Mary Renault is my favourite author thanks to her eight novels set in ancient Greece. I have read The Last of the Wine and the two about Alexander more times than any other books and their sheer beauty still brings tears to my eyes as easily as when I was a boy. Partly it is the subject matter: apparently like her, and for all its faults, I find ancient Greece more inspiring than any other society, certainly including today’s. Partly it is because no kind of creativity fascinates me as much as the authentic recreation of past societies presented on their own terms without shabby compromises to modern sensibilities. The admiration she has elicited from leading classicists is testimony to how successfully she accomplished this. Partly it is the emotional power, charm and clarity of her prose. And it is many other things besides.Sweetman writes about his subject with an appealing sympathy that does justice to his name. The other side of the coin to this is that his book has the faults of an authorised biography, which it more or less is, since much the most important sources appear to have been Renault herself and Julie Mullard, her lover for nearly half a century. It is informative rather than critical or analytical, but given that this was the first biography of her, it is information that matters much the most. This is presented amply, but without tedium. I find the first half about her life in England a more compelling story, even though my main interest is in the background to her novels written later.There are no footnotes or references to sources, which would be ruinous if the subject were controversial or dead long before writing, but does not matter here where the sources are personal or self-evident. Far more worrying are a number of inaccuracies and confusingly sloppy statements, which would surely have annoyed such a stickler for accuracy as Renault. For example, having been born in 1905, “she decided to write her first novel just before the end of the war, at the age of eight.” Renault’s life changed suddenly in 1947, when she won as a prize for one of her novels “a sum quite beyond belief” that enabled her to emigrate to South Africa with Mullard. She told Julie it was “£ 150,000, over £ 37,000 at the time.”(?) Before emigrating, however, she went on a spending binge probably more than she belatedly discovered she would have left over after paying 97½ % wartime tax. So, are you clear as to how easily she was able to finance her new life?I had vaguely intended to read this biography for years, but in the end it was one of those books I was driven to read by the opposite of a recommendation: criticisms which convinced me I would like it, encountered in a review by another distinguished historical novelist, Hilary Mantel. “It is odd and unfortunate”, she says, “that by the end of [Sweetman’s] book one admires his subject less rather than more.” Not so; her reasoning made me suspect the opposite, and thus it turned out; it was Mantel whom I admired less in the end. Elaborating on this disagreement seems a good way of conveying why I think Renault was admirable and her life usefully spent and well worth reading about.The gist of Mantel’s disapproval seems to be that Renault was politically incorrect, which conveys nothing to me about her personal quality other than to reassure me she had the independence of mind and courage to express it that are keys to my respect. The title of Mantel’s review was “Homophobic.” As neither she nor Sweetman himself say anything about him that could be so construed, I presume this refers to Renault, bizarre as it is to refer thus to one whose writings brought self-accepting relief to thousands of homosexuals in an age when it was still rare and courageous to express understanding of their feelings. Renault has apparently disappointed some homosexual activists by her dislike of their politics, which she dismissed as “sexual tribalism” and personally self-limiting, and though Mantel admits “there is something very wise and humane in her recognition that sexual identity is fluid and mutable,” she seems annoyed that Renault would not identify herself as a lesbian. It looks though that what really draws Mantel’s ire was Renault’s unfashionable expressions of admiration for men and her wish that she had been one. Mantel is deeply disappointed that her motives in writing as she did were not political: she should have written sympathetically about homosexuality because that is correct rather than because she admired it, and she should have been miserable rather than at ease depicting with sympathetic understanding such an overtly masculine society. In effect, Mantel feels cheated by Renault having chosen to write about a civilization she was in tune with, though her doing so is the key to how she was able to write as utterly convincingly as she did. Here we approach the essence of the gulf in mentality between those driven by political considerations and those driven by higher ideals.Asked by Sweetman what she would like to be remembered for, Renault replied “As someone who got it right.” That is just how I remember her.Edmund Marlowe, author of Alexander’s Choice, the story of a boy inspired by Renault’s novels, amazon.com/dp/1481222112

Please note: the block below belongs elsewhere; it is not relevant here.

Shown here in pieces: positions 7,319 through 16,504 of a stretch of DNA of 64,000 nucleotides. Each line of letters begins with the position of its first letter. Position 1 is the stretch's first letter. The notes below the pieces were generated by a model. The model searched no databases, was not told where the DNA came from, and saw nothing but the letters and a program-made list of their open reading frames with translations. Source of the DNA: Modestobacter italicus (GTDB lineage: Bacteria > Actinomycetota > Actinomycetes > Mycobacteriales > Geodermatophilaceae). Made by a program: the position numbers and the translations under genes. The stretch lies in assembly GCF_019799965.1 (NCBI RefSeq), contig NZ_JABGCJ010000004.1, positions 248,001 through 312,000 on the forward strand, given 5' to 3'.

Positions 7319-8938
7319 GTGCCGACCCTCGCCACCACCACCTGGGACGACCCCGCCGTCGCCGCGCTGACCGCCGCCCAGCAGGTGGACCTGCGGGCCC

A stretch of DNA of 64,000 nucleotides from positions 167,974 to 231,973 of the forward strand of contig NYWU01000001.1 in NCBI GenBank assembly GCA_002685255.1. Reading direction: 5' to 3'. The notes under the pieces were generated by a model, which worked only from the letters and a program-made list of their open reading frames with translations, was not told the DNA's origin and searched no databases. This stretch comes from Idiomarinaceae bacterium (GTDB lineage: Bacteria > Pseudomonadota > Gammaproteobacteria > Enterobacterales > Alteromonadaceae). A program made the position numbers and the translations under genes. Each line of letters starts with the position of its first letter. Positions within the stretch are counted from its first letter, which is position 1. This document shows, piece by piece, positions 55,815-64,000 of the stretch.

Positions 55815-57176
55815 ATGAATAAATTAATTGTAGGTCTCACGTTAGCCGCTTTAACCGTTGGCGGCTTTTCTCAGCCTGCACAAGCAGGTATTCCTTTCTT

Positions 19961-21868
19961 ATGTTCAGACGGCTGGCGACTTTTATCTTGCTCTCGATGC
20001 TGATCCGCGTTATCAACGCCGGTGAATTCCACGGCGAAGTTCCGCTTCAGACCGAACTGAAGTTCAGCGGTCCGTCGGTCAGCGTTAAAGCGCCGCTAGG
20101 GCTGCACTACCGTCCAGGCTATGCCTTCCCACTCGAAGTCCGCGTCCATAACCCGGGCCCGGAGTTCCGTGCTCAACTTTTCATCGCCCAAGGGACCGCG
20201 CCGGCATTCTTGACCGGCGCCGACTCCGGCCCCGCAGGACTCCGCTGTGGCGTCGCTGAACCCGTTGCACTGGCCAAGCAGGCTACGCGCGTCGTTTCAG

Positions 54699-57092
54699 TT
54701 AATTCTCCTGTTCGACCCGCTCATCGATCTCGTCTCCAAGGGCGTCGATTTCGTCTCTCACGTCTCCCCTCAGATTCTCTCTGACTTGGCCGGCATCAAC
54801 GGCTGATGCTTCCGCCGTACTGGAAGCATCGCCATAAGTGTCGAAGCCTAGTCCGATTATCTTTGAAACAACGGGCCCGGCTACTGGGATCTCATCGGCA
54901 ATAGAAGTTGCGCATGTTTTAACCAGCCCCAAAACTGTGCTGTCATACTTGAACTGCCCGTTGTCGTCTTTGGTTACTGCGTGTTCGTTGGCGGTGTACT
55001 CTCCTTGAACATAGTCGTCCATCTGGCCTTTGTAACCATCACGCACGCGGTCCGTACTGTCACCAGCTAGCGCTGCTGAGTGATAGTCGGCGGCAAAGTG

• By Michael T Kennedy on December 21, 2008

    I have read and enjoyed Mary Renault's novels of ancient Greece since The King Must Die: A Novel came out in 1958. It got me, like many other of her fans, into reading Greek history. I kept JB Bury's A HISTORY OF GREECE to the Death of Alexander the Great. on my bedside table for years as evening reading. Her other books as they came along, went into my library and have been reread over and over. I don't think anyone has touched her except Steven Pressfield and Gates of Fire: An Epic Novel of the Battle of Thermopylae. I have a few differences with the biographer. I started Charioteer but, perhaps because I am a flagrant heterosexual, I could not get interested. I began the novel assuming it was one of the Greek series. I do think that The Mask of Apollo: A Novel is a wonderful picture of homosexual love for heterosexuals. I can't think of another such sympathetic portrait for the general reader.The biographer also describes The Praise Singer as an unsuccessful novel, coming as her last effort. I disagree and it is my favorite after The Mask of Apollo. The picture of her life with Julie and their experiences as nurses in England in the 1930s are very well done. Only in the novels of AJ Cronin is one likely to find such a good description of pre-war English medicine and the rather grim picture of nurses' lives in that era. I agree with one reviewer who laments the severe cuts in Last of the Wine. It's too bad a restored version could not be published.I do take exception to one reviewer's criticism of her reaction to South African racial policies. She was a writer, not a political figure, and she did what she could to protest government policies. It is always easier to criticize from a distance. I also disagree with the review that said the biography was not very readable. I spent the weekend with it and did not put it down until it was finished. Her life was her own private affair but she did do as much as anyone could to reduce prejudice against homosexuals and to oppose Apartheid. Her fiction is another huge achievement. Hers was a very full life and the biography is a pleasure to read.